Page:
Sep. 25th, 2015 01:18 am
loracs: (Default)
[personal profile] loracs
Today is the 15th anniversary of my mom’s death. 

At the moment of her death, I became acutely aware of time passage. Each hour, each day, each week, each month, I was aware I was in new territory. Territory where I continued to breathe and she did not. One and a half decades I have been breathing without her. Quickly approaching a quarter of my life has passed without hearing her voice. Without us sharing our old family stories and making new ones.  Mom loved to tell stories.

Today I want to share one of her oldest stories that involves me. I was 4 years old.  My memory of this event is completely composed of her version.  She told this one so often that I feel like it is my memory. There was a neighborhood boy about a year older than I was and he lived a couple blocks over. This was just far enough away that we didn't often play together, but when we did and something made him mad he would reach out and grab my hair and yank really hard. When I got home I would tell mom each time this happened. She was a strong believer in letting kids sort stuff out, so she never intervened by calling his mother.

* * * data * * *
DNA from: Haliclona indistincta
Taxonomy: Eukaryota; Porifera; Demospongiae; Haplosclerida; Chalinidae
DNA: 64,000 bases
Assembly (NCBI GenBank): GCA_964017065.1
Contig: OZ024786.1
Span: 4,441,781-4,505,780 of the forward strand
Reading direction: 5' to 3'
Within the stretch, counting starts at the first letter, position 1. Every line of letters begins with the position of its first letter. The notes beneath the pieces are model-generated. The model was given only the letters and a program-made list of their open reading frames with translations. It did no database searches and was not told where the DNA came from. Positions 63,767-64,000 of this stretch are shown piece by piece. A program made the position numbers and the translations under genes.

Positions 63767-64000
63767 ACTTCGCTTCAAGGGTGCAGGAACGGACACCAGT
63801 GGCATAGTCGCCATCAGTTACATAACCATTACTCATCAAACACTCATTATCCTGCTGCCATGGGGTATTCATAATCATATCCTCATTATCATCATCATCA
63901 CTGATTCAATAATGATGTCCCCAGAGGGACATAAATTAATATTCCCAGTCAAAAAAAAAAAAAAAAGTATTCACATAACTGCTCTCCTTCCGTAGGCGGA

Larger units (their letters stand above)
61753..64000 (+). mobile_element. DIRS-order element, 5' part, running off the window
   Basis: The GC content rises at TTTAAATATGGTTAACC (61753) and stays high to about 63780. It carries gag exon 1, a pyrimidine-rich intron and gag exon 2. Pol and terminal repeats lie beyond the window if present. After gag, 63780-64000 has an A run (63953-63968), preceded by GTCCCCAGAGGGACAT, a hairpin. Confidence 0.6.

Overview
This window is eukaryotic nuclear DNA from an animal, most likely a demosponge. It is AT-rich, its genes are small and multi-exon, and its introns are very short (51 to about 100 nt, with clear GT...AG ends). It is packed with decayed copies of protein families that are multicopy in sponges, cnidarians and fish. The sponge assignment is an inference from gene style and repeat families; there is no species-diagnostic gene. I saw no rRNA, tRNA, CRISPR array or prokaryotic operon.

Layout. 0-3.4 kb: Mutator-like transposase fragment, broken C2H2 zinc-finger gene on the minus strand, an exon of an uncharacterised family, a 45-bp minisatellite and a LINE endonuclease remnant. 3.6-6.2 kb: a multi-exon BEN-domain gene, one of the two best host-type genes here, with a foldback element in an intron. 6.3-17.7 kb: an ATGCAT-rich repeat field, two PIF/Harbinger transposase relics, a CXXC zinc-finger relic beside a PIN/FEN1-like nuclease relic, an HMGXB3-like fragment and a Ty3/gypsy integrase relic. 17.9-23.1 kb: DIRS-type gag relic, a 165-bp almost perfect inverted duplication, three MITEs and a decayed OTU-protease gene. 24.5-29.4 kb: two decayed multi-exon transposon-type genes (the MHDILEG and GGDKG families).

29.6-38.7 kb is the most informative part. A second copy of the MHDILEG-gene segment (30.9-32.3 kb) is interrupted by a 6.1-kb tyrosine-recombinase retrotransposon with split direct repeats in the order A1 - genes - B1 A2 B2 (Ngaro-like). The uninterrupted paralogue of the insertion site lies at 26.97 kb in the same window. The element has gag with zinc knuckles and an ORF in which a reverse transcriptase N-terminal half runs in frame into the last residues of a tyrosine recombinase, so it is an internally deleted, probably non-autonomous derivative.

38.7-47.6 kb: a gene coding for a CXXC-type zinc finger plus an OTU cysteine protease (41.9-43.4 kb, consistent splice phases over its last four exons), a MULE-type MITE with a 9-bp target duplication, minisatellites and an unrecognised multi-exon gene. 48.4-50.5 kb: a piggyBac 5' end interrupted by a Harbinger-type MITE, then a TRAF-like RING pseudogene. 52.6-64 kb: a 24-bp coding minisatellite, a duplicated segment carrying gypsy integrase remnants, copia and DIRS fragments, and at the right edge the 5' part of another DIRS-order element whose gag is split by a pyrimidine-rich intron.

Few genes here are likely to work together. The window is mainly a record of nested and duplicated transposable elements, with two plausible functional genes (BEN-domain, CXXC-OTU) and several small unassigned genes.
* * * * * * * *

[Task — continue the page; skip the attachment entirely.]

One windy day she put a hat on me with a strap that went under my chin and snapped on the other side. And sent me out to play with this boy in our backyard. Mom could see us from the kitchen window. After only a few minutes of play, the boy let out a scream.  Mom looked up in time to see him reaching for my head, but with the hat there was only a couple of inches of my hair sticking out the bottom. He was screaming in frustration, because he couldn’t get a good handful of my hair and he couldn’t pull the hat off either.  Before he could move out of my reach, I grabbed a big bunch of his hair and pulled with all the strength my 4 year old self could muster. He let out a shriek that would "wake the dead" mom said, and ran home. I continued to play happily by myself.

Within minutes the phone rang. The boy's mother was very upset. She yelled at my mom. "DO YOU KNOW WHAT CAROL DID TO MY SON?" My mom calmly said she did and explained what she saw.  The woman didn’t believe that her son would ever do something like pull my hair and she blamed it all on me.  My mom didn’t accept my guilt, but pacified the woman by saying she would talk to me.  As my mom took my hat and coat off, she said I should never start a fight, but if someone else started a fight, I should defend myself and end it as quickly as possible.  The boy never came to our house again and I was never invited to his.

Over the years, mom would tell this story and she always got a little gleam in her eye and a smile in her voice when she got to the part where I pulled his hair.

Mom, I miss you having my back, no matter what. I miss your stories.  I miss you as much today, as the day you died.     


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